|A new study shows that people with mental disorders may feel physical pain more acutely and be less able to cope with it. As a result, people with anxiety and depression use a disproportionate amount of painkillers.
Researchers estimated that 7.2 million of the 38.6 million people with anxiety and depression took opioids and adults with mental disorders were much more likely than people without them to use prescription opioids — 18.7 percent vs. 5 percent.
Studies also show that nearly 19 percent of the estimated 38.6 million people with those two most common mental health disorders received at least two prescriptions for opioids during a year.
So why is this happening? Findings show that it may be the mental disorder is affecting how the patient is rating the physical pain. So when a primary physician asks someone with a mental disorder to gauge his or her pain on a scale of 1-10, the answer is higher than the answers from patients without mental disorders. The study shows the direct link between mental disorders and physical pain. This study again verifies the need for a more integrated health care approach between primary care and mental health care. The patient needs to be treated as a whole – both mentally and physically – because one affects the other.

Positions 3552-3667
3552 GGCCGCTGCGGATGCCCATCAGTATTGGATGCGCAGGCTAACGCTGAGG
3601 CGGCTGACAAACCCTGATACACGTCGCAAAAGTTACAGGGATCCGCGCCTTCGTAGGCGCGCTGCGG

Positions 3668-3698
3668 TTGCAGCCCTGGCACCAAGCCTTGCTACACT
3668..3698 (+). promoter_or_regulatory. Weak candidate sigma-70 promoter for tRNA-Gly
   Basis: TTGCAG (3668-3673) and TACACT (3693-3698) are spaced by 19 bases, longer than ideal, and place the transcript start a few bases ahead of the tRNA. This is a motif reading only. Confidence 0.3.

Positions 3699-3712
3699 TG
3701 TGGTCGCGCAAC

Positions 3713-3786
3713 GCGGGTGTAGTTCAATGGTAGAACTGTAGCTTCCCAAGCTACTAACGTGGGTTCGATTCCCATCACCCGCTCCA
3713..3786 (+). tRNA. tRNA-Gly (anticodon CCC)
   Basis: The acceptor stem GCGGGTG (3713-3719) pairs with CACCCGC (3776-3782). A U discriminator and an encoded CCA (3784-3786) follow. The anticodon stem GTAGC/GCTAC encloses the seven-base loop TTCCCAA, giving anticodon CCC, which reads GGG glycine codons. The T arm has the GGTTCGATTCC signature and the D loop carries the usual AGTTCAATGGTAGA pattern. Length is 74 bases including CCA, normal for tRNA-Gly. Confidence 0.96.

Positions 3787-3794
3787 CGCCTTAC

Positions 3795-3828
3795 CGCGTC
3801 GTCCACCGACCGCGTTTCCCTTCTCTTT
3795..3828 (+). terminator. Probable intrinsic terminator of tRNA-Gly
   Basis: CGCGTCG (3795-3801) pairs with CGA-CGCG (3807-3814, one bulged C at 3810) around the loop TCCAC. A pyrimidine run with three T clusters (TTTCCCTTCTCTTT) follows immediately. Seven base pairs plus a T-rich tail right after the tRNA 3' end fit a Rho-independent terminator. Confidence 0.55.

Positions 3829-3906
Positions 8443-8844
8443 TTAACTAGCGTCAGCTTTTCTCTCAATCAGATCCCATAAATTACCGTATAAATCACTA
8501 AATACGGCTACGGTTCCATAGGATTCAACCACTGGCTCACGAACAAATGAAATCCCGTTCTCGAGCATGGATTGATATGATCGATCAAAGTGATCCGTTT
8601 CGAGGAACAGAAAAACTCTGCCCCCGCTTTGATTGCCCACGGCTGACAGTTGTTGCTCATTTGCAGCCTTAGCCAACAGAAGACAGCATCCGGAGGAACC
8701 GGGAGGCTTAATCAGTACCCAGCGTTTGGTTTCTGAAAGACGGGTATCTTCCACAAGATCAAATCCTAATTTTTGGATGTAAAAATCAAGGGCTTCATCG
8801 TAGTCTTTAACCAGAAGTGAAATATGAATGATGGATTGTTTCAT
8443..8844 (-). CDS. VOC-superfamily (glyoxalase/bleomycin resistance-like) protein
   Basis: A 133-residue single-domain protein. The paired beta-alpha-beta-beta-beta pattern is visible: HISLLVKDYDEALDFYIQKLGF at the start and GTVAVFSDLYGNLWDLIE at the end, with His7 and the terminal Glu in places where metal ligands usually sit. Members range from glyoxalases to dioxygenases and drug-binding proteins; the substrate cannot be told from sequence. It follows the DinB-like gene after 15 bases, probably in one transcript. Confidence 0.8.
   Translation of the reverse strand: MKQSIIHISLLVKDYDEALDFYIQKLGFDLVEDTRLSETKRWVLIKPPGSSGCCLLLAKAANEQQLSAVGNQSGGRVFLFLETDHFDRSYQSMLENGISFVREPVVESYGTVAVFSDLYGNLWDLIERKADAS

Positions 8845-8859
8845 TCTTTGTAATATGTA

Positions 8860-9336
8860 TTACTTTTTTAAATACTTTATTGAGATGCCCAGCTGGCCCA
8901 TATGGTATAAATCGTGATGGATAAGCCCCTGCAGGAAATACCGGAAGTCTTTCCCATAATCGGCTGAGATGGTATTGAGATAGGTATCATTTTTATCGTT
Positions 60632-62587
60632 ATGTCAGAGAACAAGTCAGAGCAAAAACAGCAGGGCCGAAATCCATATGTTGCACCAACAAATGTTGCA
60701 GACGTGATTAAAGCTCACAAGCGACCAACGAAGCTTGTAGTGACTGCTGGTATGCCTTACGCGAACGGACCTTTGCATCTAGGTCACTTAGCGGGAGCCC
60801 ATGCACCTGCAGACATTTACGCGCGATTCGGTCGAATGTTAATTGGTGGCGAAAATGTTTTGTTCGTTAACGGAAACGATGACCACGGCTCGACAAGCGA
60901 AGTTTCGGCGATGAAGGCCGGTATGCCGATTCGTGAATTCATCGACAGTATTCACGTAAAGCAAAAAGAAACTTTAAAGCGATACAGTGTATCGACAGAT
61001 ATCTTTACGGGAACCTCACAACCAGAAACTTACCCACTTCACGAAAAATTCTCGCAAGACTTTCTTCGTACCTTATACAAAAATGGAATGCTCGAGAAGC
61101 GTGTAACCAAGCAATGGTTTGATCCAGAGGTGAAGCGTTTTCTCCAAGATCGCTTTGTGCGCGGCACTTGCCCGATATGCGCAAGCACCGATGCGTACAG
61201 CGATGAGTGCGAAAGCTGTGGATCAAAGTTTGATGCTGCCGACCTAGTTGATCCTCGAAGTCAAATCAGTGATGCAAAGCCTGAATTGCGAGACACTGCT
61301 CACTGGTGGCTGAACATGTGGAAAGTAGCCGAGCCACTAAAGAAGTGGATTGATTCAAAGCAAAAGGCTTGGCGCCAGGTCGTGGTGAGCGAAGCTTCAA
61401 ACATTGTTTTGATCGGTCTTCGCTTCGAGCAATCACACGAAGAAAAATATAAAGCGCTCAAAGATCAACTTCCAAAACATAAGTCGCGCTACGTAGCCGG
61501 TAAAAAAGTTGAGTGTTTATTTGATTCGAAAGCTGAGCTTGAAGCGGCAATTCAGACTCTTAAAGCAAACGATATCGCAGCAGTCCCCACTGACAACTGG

At Behavioral Safety Products, we understand the need for facilities to find safety products that are convenient, proven, and safe for patients. Behavioral Safety Products uses design processes which specifically create behavioral environments that are soothing to the patient and allow them to feel “at home” while in a state of treatment and recovery. This study will be published online in the Journal of American Board of Family Medicine.
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